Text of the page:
Although several critics felt the social matter of the period was too much in the background, Frank Rich said the play "makes its own chilling point" and quoted Sterling's line relating to the pointless destruction in cities like Detroit and Watts, "You take something apart, you should know how to put it back together" ["August Wilson Reaches the '60s," New York Times, April 14, 1992]. Some critics commented that there was no central struggle in the diffuse, three-hour-long play which, as Edwin Wilson wrote could "give the play focus and move the plot forward" ["Two Trains Running," Wail Street Journal, April 20, 1992]. These critics were correct insofar as the structure involves the interweaving of all the characters, each of whom relates to the past and present in different ways, and each of whom tells a story. For example, Hambone is a man cheated out of a ham nine years earlier and whose mental state has deteriorated so much that he can only say, "He gonna give me my ham. I want my ham." Sterling tries to help him by teaching him to say "Black is beautiful" and "Malcolm lives." As Davin Ansen summed up the play,

As thematically rich as it is dramatically discursive, Two [Trains] Running isn't organized around any single dramatic event. It unfolds as a succession of street-wise arias, and the monologues, in Lloyd Richards's impressively acted production, often rise to musical eloquence. Wilson leaves it to the audience to pull together his interlocking themes of economics, self-esteem and spirituality. What we witness is not a play about the '60s, but a form of oral history, in which we're invited to eavesdrop on the timeless continuum of the African-American experience. These are the stories behind the political slogans, Wilson implies: listen and learn. ["Of Prophets and Profits," Newsweek, April 27, 1992]

Ultimately, Wilson ties up all the stories. Sterling has finally lured Risa out of her nun-like existence and they have what seems to be a meaningful relationship. Memphis enters in the last moments, drunk and hilarious, having got $35,000 from the city. On Aunt Ester's advice, he plans to settle his feelings about the past by going back to see about his farm: "I'm going back to Jackson and see Stovall. If he ain't there, then I'm gonna see his son. He enjoying his daddy's benefits he got to carry his daddy's weight. I'm going on back up to Jackson and pick up the ball." Finally, Hambone gets his ham. Although he has died and the white grocer Lutz refused to the end to give it to him. Sterling breaks into the store, takes a ham and the play ends as follows: "(Sterling enters, carrying a large ham. He is bleeding from his face and his hands. He grins and lays the ham on the counter.) Say, Mr. West … that's for Hambone's casket."

Many critics noted that the play ended happily and that there was a great deal of comedy throughout. (The comedy is present in all of Wilson's plays, but critics have not given it much attention.) David Patrick Steams observed, "this is Wilson's most moving play in years. While his writing can often be diffuse, Trains is well-focused and intermingles extremes of comedy and tragedy with breathtaking elegance" ["Wilson's 'Trains' On Track," USA Today, April 14, 1992]. Much of the comedy is just tossed off in causal conversations. Talking about bad luck reminds Holloway, "A man was driving a truck … hauling a whole truck full of mirrors … lost the brakes and ran into a telephone pole. He wasn't hurt or nothing. He looked back there and saw all them mirrors broke … he was staring at two hundred years of bad luck. They had to carry him away in a straitjacket." As John Beaufort noted, "Two Trains Running seems the most comic of the Wilson cycle thus far. Wilson doesn't write jokes. But he finds constant humor in the speech patterns and verbal idiosyncracies of his characters" ["Wilson's 'Two Trains Running' Scores," Christian Science Monitor, April 28, 1992]. Critics of the regional theatre performances of the play, too, noted the comedy and its obvious appeal for audiences. In Chicago, Julian Frazin wrote:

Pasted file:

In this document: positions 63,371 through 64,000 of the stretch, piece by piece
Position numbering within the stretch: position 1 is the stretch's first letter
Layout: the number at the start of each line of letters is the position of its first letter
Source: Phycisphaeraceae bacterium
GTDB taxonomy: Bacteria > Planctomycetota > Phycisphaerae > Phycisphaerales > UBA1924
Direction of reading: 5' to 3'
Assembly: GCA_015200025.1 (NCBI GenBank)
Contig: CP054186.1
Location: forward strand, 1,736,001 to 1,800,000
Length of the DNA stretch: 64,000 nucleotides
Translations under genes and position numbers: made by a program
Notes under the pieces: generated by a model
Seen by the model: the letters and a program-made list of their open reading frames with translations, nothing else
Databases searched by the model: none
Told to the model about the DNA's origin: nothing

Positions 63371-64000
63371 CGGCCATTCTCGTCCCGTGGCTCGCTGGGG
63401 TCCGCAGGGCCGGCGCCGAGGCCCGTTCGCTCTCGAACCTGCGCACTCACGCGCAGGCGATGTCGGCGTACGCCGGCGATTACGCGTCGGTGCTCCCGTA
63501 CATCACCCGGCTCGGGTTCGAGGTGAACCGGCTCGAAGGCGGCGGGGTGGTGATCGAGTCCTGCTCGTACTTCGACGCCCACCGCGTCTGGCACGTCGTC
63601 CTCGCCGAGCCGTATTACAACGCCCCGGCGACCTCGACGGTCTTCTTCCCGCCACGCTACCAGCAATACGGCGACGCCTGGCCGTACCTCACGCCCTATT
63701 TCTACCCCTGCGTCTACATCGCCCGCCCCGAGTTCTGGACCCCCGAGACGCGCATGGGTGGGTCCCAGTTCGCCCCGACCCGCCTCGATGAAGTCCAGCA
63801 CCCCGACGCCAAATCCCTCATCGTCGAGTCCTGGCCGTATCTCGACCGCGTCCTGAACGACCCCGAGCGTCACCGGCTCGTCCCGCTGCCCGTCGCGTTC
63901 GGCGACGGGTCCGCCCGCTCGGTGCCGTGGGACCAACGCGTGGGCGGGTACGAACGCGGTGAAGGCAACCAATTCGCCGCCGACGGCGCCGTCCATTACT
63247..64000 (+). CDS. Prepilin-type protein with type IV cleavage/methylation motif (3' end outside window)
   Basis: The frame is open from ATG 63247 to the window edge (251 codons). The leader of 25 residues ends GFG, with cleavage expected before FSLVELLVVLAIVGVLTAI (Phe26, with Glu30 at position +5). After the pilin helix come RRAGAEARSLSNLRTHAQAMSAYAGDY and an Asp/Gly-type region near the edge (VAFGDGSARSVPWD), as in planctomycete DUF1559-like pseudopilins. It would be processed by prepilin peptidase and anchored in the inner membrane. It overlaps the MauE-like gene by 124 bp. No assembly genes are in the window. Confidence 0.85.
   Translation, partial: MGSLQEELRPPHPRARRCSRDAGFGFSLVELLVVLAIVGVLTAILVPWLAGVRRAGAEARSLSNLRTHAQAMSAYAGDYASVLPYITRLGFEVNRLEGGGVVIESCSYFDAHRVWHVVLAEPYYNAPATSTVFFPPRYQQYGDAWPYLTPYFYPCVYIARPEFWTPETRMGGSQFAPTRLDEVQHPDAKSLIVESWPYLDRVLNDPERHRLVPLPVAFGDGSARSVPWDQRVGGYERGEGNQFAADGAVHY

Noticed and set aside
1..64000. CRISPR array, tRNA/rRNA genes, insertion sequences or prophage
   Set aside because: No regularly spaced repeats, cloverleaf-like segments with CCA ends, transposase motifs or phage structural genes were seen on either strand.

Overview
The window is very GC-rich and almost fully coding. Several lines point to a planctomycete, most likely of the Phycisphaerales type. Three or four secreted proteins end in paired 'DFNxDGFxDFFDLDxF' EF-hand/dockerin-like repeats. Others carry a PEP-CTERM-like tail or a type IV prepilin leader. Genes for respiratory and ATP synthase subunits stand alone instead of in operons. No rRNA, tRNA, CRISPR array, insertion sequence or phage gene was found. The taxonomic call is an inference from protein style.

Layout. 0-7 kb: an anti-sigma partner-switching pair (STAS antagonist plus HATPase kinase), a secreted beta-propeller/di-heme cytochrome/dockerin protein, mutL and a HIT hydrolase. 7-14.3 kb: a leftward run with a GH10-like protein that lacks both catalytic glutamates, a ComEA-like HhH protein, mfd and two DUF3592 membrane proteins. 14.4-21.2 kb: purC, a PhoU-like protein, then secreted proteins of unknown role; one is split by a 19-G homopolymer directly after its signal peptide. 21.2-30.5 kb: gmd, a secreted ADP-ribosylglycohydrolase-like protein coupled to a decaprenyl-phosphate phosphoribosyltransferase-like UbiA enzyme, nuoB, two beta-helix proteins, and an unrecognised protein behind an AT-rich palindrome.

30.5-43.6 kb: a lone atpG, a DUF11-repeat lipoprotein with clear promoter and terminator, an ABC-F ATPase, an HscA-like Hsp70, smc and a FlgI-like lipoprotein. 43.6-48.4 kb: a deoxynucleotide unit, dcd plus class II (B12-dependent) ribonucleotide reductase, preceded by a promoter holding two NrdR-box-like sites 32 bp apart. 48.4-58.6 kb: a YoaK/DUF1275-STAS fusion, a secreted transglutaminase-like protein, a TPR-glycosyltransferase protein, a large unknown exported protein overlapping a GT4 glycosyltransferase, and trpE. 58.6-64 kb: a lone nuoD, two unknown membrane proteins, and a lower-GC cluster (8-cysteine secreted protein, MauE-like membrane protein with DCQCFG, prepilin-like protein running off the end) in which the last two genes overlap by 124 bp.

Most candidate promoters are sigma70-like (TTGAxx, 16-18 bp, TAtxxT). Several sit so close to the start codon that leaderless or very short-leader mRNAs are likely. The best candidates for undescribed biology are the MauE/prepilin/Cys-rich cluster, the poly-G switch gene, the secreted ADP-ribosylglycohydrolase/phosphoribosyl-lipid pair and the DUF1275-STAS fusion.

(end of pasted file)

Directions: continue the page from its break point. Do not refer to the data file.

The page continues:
Once again under the sensitive direction of Lloyd Richards, Trains is a tale built upon almost 350 years of disappointment and shattered dreams; yet little of the bitterness emerges in this story of joy, laughter and the continual hope for change…. Unlike many of the recent films of Spike Lee and others depicting rage and violence in the African-American neighborhoods, Wilson's play is one of little heroes who survive and prevail in spite of life's calamities. ["'Two Trains' Runs Faster than An Alleycat," Chicago Lawyer, March, 1993]

While not all the critics in New York or throughout the country were satisfied with this play, a number felt it was his best to date. In it he explores the interaction of life and death, his title indicating the literal two trains which run down to Jackson every day, and, as Wilson wrote in a program note, there are "always and only two trains running. There is life and there is death. Each of us rides them both. To live life with dignity, to celebrate and accept responsibility for your presence in the world is all that can be asked of anyone" [quoted in Linda Winer, "Grappling with Their Stations in Life," New York Newsday, April 14, 1992]. Writing in Time, William A. Henry III called the play "Wilson's most delicate and mature work" ["Luncheonette Tone Poem," April 27, 1992]. The critic John Simon, notoriously difficult to please, wrote a long thoughtful review in New York in which he said,

What I find a step forward here in Wilson's stagecraft is the ability not to rely on such obvious dramatics as onstage violence, supernatural phenomena, vicious heavies, mysterious strangers, ponderous symbols, and the rest. Indeed, the play's eponymous symbol, the place to and from which only two trains are running, is mentioned but once, and left open to several interpretations—my own being that you can live your life blindly forward, or go back into the past and try to mend the old mistakes. ["Two Trains Running," April 27, 1992]